Writing by the seat of your pants can be fun

May 9, 2013

There’s tons of information online about two kinds of writers—the plotter and the pantser.

Elizabeth George Offical PhotoPlotters plan their novels from beginning to end before they start writing. One preeminent plotter is mystery writer, Elizabeth George. George, one of my heroes, begins her process with a step outline that includes a list of scenes in her novel.

“On and on I go, until I’ve exhausted all the possibilities for the section of the novel I’m writing about,” she says in Write Away, her brilliant (in my humble opinion) book on the craft of writing. The next step in George’s process is to flush out these scenes in a meticulously detailed plot outline that can go on for pages.

Whew. How does she do that and keep churning out novels? Where does she find the time?

Steven King Tabitha KingPantsers, on the other hand, are so called because they write by the seat of their pants when writing a story. Steven King could be called the pantser poster child. He gets an idea, then sits down to write.

We all know how that’s working for him, right?

After years of struggling to follow outlines and plot worksheets, I realized that I intuitively tend toward the Pantser style of writing. I didn’t understand this about myself until I read author Margaret Duarte’s post about King’s views on plotting, margaretduarte.com “King distrusts plot,” she writes. He believes that “plotting and the spontaneity of real creation aren’t compatible.”

I’ve since reread King’s, Steven King on Writing: A Memoir of the Craft, and decided to give his philosophy a go. As a result, I’ve never felt freer or more engaged with my writing. I’ve met new characters and followed new plot twists, simply because I’m willing trust the silence and wait for creative guidance.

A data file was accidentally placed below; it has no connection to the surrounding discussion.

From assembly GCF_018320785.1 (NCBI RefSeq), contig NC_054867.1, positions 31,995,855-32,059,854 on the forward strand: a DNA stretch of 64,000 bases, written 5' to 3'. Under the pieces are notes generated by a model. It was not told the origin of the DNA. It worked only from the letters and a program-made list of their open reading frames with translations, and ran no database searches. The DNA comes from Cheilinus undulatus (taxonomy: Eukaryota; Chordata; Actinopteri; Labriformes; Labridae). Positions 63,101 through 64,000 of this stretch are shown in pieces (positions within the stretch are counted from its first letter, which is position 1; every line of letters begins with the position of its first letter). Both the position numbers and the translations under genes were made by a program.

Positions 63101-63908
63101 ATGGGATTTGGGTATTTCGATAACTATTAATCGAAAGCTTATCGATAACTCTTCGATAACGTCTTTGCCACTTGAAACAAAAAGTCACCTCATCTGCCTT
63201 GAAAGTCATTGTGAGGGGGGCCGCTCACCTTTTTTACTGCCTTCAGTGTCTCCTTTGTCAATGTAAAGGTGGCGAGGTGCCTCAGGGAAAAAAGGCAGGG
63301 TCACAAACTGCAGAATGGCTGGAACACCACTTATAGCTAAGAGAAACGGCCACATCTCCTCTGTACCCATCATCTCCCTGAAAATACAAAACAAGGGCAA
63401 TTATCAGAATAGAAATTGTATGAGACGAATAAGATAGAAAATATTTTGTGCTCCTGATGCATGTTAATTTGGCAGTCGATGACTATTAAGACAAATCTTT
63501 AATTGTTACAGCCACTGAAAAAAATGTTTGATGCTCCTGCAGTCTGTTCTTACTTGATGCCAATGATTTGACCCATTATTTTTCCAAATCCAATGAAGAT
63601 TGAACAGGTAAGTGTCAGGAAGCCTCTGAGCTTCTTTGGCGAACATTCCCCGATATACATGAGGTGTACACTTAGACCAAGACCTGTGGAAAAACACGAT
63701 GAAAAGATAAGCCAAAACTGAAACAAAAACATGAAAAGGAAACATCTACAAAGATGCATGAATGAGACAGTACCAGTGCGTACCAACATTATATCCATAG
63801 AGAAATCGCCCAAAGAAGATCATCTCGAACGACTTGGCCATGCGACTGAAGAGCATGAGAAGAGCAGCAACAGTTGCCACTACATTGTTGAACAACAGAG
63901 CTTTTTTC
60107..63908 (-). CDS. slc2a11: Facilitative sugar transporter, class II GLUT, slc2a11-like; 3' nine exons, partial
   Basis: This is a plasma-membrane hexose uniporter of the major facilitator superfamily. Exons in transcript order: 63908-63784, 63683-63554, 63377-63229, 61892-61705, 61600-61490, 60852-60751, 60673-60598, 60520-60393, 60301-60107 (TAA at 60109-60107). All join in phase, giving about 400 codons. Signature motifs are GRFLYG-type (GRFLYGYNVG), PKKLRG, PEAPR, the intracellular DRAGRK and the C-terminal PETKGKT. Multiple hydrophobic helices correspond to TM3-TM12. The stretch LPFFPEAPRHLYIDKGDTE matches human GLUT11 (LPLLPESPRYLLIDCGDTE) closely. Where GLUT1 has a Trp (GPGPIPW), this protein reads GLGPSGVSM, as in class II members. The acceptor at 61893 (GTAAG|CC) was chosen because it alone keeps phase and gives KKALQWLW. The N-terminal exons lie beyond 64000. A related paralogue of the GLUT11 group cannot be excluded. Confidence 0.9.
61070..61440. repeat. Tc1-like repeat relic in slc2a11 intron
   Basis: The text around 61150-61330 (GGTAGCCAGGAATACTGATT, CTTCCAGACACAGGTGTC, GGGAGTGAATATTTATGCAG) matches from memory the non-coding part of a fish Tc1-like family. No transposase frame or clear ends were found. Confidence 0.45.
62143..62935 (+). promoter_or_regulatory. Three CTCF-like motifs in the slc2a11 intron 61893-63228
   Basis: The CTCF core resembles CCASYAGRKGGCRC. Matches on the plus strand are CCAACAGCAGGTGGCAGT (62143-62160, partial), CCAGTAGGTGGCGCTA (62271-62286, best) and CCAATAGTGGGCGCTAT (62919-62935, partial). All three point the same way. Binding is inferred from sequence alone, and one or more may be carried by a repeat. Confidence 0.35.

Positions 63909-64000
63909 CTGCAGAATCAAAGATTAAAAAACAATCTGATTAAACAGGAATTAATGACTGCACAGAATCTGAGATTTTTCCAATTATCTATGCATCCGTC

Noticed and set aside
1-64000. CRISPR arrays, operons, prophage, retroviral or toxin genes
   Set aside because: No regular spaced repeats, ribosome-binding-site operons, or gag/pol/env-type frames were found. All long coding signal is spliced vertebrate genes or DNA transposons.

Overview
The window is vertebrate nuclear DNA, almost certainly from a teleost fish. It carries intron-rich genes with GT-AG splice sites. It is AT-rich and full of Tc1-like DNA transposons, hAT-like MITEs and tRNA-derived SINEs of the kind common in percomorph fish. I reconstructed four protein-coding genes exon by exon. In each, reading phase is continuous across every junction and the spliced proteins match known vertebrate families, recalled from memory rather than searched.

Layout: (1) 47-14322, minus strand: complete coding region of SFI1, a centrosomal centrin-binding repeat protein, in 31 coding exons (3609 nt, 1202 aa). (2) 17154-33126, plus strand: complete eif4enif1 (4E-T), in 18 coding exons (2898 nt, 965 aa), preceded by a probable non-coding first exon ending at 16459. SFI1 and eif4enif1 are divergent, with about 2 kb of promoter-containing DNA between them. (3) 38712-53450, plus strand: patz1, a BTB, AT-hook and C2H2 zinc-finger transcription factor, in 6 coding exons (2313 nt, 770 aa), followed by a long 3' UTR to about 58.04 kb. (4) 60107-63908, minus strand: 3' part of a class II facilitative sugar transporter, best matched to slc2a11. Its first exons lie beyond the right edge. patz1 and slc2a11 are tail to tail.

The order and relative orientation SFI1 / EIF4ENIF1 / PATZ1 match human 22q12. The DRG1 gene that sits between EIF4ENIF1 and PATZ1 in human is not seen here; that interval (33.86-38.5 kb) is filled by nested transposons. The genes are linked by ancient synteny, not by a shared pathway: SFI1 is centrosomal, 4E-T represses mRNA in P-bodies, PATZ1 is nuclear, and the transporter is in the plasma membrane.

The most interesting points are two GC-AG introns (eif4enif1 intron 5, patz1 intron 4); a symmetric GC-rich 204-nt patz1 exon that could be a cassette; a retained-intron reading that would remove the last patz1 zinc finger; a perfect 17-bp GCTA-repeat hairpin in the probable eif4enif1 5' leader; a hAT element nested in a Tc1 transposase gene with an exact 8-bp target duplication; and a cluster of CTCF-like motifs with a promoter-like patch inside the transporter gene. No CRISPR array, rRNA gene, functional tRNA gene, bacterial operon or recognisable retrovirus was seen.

I couldn’t have made the switch from Plotter to Pantser without two things. I have a handle on the basics of writing good fiction. And before I put my first word on paper, I have an idea of what I want to say and where my story’s going. Without either of these things, I couldn’t have made the switch.

Hmmm—does that make me a Pantserette instead of the real thing?

3 Responses to Writing by the seat of your pants can be fun

  • I love this, Jo: “…trust the silence and wait for creative guidance.”
    This, too: Pantserette. Did you just make up a new word?

    • Hey Jo we share a name! 🙂

      Nice blog piece. I had trouble with this myself, trying to outline things. I never got to the actual writing. Then I started writing, finally, and realized that half of what I had outlined needed to be tossed. Sigh.

      Now I make a quick list of bullet points and a list of characters and just go with it. My one page outline becomes more of a story map. I keep it updated from time to time so I can look at it for reference.

      As a beginner just getting to the writing was crucial, it helped with my confidence and it helped me to see what style works for the actual writing. My outlines were beautiful, fun, engaging. But I want to be a novelist not an outlineist.

      • Hey Joseph,

        I love bullet points! And I love the idea of a story map, rather than plot outline. I’m with you, I want to be a novelist not an outlineist.

        Thanks for stopping buy to share your process. I enjoy knowing how others ply their craft.
        J

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